Automobile accidents of any kind can have devastating consequences, but trucking accidents are particularly dangerous due to the larger size of the vehicle involved. Truck accidents are more common in large metropolitan areas like Atlanta simply due to the presence of more of them on the roadways and more traffic bogging them down. While truck drivers are trained professionals who are generally safer drivers than regular motorists, accidents can and do happen.
Driver negligence plays a large role in trucking accidents, but they can also be caused by a variety of of other circumstances, including weather, road hazards, or the poor driving of others on the road. As with almost all types of automobile accidents, the most popular legal theory underlying liability in a trucking accident is negligence. A plaintiff in a trucking accident suit must show:
- That the defendant truck driver owed the plaintiff a duty of care—in this case, they would owe the plaintiff the degree of care to avoid injury under the circumstances
- The defendant breached that duty by engaging in behaviors that fell below that duty of care
- The defendant’s breach was the actual and proximate cause of the plaintiff’s injuries, and
- The plaintiff suffered actual harm.
When bringing a personal injury suit after a truck accident, the most common defendant is the trucking company, not the driver himself. This is because there is an employment relationship between the driver and his or her employer. If the trucking company in question exercised control over the driver and his actions, then it can be established that the driver was working within the scope of his employment and the employer may be held liable.
Most Common Types of Truck Accidents
- Jackknifing: Trucks are comprised of two separate parts—a cab and a trailer. Jackknifing occurs when these two components fold in upon themselves at the point of connection, causing the trailer to swivel out away from the cab, potentially hitting anything in its path.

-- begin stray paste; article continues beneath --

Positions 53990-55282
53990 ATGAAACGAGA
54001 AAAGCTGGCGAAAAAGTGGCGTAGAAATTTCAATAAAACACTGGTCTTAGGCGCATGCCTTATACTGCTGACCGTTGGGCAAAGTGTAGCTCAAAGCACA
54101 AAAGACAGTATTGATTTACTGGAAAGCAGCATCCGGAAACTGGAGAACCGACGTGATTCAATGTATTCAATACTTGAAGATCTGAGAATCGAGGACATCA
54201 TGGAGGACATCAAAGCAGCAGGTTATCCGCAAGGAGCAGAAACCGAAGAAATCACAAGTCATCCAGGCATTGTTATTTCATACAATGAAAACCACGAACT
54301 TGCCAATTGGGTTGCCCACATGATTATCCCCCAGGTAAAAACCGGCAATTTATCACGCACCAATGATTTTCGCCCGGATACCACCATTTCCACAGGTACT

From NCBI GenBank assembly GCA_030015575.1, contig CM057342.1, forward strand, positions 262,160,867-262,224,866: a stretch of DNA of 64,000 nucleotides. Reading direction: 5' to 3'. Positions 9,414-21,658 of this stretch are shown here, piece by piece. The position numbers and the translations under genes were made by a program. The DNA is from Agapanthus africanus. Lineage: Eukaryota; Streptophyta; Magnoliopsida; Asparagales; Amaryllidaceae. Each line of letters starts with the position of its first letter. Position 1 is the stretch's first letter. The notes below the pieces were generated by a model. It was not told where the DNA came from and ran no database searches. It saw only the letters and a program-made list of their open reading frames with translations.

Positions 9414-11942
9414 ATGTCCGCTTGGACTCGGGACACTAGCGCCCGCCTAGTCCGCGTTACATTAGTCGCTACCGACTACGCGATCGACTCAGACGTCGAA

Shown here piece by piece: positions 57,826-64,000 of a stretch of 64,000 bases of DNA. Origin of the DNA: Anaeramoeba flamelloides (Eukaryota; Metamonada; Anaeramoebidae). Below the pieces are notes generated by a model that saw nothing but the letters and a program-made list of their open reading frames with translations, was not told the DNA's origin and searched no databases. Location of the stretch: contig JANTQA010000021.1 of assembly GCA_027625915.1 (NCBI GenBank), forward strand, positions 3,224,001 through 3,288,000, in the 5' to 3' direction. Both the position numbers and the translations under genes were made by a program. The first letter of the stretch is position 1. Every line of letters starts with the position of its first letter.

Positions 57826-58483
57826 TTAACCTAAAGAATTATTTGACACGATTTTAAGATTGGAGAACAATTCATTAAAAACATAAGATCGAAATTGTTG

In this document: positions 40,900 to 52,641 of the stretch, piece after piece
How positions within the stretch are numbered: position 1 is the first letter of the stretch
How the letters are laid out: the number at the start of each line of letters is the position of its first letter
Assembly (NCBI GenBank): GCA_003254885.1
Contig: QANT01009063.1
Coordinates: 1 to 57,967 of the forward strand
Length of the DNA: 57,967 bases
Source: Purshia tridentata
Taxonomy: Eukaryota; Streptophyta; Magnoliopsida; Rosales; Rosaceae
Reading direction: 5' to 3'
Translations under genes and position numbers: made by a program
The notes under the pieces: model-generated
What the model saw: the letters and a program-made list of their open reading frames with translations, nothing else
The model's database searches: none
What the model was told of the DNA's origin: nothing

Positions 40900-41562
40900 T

- Turning accidents: Trucks require much more room to make turns than ordinary passenger vehicles, especially right turns. In some cases, the truck will need to utilize two lanes to make a turn, potentially hitting other vehicles that are already in those lanes in the process.
- Driving in the “no zone”: Don’t be fooled by the presence of larger mirrors on trucks—due to their size, trucks have much larger blind spots than passenger vehicles. These blind spots are known as the “no zone,” and truck drivers can easily strike vehicles that are driving in them.
- Rollovers: Trucks have much higher centers of gravity than passenger vehicles and are thus more susceptible to centrifugal forces, especially when they are turning. Due to this high center of gravity and the heavy loads trucks are carrying in their trailers, turning too sharply or taking curves too quickly can cause the truck to roll over, potentially crushing anything in its path.
Contact an Atlanta Truck Accident Attorney
If you’ve been involved in a truck accident and suffered injuries, you may have a claim against the trucking company. Contact the attorneys at Slappey & Sadd for a free consultation to discuss your case by calling 404.255.6677. We serve the entire Atlanta metropolitan area and the state of Georgia, including Fulton County, Cobb County, DeKalb County, and Gwinnett County.